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Journal of Environmental Pathology, Toxicology and Oncology
IF: 1.241 5-Year IF: 1.349 SJR: 0.356 SNIP: 0.613 CiteScore™: 1.61

ISSN Print: 0731-8898
ISSN Online: 2162-6537

Journal of Environmental Pathology, Toxicology and Oncology

DOI: 10.1615/JEnvPathToxOncol.v23.i4.20
14 pages

Effect of Platelet-Derived Growth Factor on the Development and Persistence of Asbestos-Induced Fibroproliferative Lung Disease

Jian Li
Section of Pulmonary Diseases, Critical Care and Environmental Medicine, Department of Medicine; and The Interdisciplinary Graduate Program in Molecular and Cellular Biology, Tulane University Health Sciences Center, New Orleans, Louisiana,USA
Halet G. Poovey
Section of Pulmonary Diseases, Critical Care and Environmental Medicine, Department of Medicine, Tulane University Health Sciences Center, New Orleans, Louisiana,USA
Juan Felipe Rodriguez
Section of Pulmonary Diseases, Critical Care and Environmental Medicine, Department of Medicine, Tulane University Health Sciences Center, New Orleans, Louisiana,USA
Arnold Brody
Department of Pathology and Laboratory Medicine, Tulane University Medical Center 1430 Tulane Avenue New Orleans, LA 70112-2699, USA
Gary W. Hoyle
Section of Pulmonary Diseases, Critical Care and Environmental Medicine, Department of Medicine, Tulane University Health Sciences Center, New Orleans, Louisiana,USA

ABSTRACT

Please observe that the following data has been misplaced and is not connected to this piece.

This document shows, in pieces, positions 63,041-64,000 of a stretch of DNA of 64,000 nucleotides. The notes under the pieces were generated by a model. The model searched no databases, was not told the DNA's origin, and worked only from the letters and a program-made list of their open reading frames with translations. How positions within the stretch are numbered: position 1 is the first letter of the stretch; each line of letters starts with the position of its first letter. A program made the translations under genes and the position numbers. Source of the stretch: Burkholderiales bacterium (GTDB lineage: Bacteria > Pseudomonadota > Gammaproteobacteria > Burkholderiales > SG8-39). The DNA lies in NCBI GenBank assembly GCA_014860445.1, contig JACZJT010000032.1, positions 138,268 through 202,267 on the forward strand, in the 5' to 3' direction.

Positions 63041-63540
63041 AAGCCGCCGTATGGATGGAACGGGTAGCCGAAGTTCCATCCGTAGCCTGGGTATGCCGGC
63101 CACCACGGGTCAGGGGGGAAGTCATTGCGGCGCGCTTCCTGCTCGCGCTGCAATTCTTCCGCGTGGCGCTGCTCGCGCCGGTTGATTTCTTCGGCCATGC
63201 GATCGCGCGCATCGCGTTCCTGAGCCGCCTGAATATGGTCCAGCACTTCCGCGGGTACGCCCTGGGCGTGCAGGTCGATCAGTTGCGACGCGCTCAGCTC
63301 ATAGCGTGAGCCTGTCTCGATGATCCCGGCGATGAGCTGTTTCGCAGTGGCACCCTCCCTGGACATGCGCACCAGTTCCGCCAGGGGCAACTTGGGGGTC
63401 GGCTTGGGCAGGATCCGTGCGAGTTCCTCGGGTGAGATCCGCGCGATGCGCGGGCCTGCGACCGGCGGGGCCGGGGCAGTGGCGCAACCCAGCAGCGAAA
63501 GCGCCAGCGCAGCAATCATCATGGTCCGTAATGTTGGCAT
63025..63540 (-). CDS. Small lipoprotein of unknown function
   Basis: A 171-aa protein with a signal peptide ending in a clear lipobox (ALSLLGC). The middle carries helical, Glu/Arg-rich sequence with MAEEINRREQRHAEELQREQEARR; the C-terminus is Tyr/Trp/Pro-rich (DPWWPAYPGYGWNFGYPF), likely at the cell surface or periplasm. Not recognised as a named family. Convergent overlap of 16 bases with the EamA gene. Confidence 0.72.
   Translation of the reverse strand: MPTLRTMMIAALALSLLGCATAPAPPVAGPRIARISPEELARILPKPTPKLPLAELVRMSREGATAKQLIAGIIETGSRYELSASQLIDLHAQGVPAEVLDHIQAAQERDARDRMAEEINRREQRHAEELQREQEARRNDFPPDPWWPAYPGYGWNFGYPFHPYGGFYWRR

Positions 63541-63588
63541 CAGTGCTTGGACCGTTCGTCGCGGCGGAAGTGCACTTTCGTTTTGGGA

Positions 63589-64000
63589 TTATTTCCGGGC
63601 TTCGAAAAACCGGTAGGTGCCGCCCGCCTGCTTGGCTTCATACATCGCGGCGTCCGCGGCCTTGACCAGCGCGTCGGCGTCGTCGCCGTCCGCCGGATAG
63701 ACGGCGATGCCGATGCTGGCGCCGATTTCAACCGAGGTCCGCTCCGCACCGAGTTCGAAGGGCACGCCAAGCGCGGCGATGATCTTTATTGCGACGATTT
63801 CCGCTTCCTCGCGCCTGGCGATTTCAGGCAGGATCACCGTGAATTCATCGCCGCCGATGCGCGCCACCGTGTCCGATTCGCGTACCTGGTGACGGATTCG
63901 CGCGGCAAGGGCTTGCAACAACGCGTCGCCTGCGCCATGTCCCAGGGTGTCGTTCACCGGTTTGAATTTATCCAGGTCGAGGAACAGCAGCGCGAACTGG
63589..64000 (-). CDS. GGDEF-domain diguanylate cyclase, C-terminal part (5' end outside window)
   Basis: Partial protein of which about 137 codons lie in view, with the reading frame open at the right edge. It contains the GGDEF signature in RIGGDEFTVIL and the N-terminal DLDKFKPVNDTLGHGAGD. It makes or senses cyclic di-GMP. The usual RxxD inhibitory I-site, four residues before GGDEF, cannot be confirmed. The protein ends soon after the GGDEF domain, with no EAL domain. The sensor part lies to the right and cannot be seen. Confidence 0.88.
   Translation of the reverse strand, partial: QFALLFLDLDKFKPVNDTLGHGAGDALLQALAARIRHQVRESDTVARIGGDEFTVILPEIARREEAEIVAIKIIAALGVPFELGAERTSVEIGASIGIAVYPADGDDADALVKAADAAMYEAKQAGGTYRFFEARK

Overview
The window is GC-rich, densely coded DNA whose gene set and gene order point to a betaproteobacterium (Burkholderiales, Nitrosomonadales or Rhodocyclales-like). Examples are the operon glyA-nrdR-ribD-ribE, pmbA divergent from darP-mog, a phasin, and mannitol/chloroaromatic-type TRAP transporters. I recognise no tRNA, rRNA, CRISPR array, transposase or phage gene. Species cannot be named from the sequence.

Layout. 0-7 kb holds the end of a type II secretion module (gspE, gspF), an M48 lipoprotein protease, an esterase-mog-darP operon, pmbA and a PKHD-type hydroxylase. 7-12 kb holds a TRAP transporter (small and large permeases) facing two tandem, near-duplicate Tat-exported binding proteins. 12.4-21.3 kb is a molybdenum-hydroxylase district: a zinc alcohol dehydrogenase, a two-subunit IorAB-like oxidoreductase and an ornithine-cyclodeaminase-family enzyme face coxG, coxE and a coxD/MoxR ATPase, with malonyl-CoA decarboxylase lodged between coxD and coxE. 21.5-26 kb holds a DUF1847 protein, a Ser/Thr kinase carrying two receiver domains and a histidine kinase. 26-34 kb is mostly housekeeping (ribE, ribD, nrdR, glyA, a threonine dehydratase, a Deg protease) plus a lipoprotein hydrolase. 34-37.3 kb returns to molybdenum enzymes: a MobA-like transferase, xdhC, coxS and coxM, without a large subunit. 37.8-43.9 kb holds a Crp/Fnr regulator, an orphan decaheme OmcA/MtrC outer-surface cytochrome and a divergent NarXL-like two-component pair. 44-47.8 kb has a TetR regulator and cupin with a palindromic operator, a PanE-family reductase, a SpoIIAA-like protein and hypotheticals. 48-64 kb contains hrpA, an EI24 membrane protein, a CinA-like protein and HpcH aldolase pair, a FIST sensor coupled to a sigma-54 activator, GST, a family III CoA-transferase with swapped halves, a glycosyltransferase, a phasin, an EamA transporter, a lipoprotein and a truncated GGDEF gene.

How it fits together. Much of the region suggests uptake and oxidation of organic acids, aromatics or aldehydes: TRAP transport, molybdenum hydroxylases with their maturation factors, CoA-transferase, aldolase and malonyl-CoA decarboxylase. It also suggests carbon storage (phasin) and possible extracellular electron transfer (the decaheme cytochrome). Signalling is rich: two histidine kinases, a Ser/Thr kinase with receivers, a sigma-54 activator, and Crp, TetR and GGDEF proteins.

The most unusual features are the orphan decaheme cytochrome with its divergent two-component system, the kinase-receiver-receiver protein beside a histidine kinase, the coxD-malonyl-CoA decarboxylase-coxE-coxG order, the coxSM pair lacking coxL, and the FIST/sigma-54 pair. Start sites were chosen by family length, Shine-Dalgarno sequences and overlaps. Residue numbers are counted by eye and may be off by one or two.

Platelet-derived growth factor (PDGF) isoforms and PDGF receptor-α are upregulated in fibroproliferative lesions in response to asbestos exposure. To examine the functional role of PDGF in asbestos-induced lung disease, we have evaluated the impact of PDGF-B overexpression in the lung on the development of pulmonary fibrosis induced by asbestos inhalation. Transgenic mice expressing PDGF-B from the surfactant protein C promoter and wild-type C57BL/6 mice were exposed to aerosolized chrysotile asbestos fibers via three different exposure regimens: 3 consecutive days to 9 mg/m3, once a week for 5 weeks to 12 mg/m3, or once a week for 8 weeks to 11 mg/m3. The 3-day exposure did not produce fibroproliferative lesions in SPC-PDGFB or wild-type mice, indicating that PDGF expression did not increase susceptibility to a subthreshold dose of asbestos. Transgenic and wild-type mice subjected to the 5-week exposure protocol exhibited similar fibrogenic lesions histologically 48 hours and 8 weeks postexposure, but lungs from transgenic mice had elevated lung hydroxyproline content 8 weeks postexposure relative to wild-type mice. In addition, SPC-PDGFB transgenic mice developed pronounced thickening of arterioles following the 5-week exposure regimen. Mice exposed to asbestos for 8 weeks and examined 10 months later showed pronounced, diffuse fibrotic lesions of terminal bronchioles and alveolar ducts, but no histological differences between transgenic and nontransgenic mice were observed. These results indicated that PDGF-B overexpression can stimulate increased collagen deposition and vascular smooth muscle hyper-plasia following asbestos inhalation and that a limited exposure (8 times) to chrysotile aerosol can produce long-lasting fibrotic lesions. The 8-week exposure regimen provides an animal model that encompasses an important aspect of human asbestosis—i.e., persistence of fibrosis for long periods after cessation of asbestos exposure.


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